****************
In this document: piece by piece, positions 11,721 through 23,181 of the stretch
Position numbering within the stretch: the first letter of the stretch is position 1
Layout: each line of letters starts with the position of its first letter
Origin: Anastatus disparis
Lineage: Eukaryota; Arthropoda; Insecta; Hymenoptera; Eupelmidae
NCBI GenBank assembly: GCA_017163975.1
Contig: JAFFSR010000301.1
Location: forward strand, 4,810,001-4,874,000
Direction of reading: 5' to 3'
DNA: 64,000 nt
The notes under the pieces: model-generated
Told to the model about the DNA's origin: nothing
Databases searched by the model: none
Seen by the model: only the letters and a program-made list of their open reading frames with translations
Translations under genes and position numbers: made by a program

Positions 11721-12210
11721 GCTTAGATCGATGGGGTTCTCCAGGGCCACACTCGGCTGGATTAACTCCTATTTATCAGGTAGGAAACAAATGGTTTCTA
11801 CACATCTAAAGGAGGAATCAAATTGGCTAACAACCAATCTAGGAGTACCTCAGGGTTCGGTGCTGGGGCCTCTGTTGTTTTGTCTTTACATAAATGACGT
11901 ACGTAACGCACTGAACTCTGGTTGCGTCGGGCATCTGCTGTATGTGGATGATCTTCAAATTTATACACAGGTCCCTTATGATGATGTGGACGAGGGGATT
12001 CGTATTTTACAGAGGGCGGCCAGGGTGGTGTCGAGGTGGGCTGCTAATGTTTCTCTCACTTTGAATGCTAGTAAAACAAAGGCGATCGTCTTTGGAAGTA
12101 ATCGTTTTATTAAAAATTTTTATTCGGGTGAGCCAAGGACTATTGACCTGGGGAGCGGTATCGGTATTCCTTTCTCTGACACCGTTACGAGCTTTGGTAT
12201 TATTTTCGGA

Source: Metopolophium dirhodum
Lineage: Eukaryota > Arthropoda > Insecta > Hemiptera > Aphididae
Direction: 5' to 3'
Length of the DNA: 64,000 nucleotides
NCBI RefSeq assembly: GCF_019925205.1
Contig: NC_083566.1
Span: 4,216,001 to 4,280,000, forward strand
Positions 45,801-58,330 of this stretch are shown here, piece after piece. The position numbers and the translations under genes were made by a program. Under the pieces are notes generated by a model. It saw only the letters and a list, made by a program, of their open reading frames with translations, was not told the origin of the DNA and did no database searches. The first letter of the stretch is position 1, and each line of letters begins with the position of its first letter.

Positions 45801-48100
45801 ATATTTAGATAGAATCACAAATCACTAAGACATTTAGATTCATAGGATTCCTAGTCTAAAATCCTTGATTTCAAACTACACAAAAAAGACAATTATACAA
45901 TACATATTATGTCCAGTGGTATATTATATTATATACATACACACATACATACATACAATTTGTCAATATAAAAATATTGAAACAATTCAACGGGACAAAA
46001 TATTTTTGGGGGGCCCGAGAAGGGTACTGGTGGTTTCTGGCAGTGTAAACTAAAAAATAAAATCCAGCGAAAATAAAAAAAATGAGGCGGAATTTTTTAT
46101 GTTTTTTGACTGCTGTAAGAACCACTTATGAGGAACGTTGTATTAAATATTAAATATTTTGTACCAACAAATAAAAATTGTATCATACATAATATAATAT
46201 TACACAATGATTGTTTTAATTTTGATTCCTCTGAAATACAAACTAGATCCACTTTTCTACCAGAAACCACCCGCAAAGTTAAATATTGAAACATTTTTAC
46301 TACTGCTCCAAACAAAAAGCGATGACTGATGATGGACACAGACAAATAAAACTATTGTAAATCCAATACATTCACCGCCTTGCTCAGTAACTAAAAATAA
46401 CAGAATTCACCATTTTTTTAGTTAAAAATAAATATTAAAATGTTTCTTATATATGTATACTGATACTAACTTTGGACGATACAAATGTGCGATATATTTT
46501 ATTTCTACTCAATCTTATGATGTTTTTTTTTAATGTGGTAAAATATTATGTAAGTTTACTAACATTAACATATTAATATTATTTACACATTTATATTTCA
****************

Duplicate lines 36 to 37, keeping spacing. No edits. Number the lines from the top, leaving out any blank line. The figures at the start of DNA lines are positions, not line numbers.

46201 TACACAATGATTGTTTTAATTTTGATTCCTCTGAAATACAAACTAGATCCACTTTTCTACCAGAAACCACCCGCAAAGTTAAATATTGAAACATTTTTAC
46301 TACTGCTCCAAACAAAAAGCGATGACTGATGATGGACACAGACAAATAAAACTATTGTAAATCCAATACATTCACCGCCTTGCTCAGTAACTAAAAATAA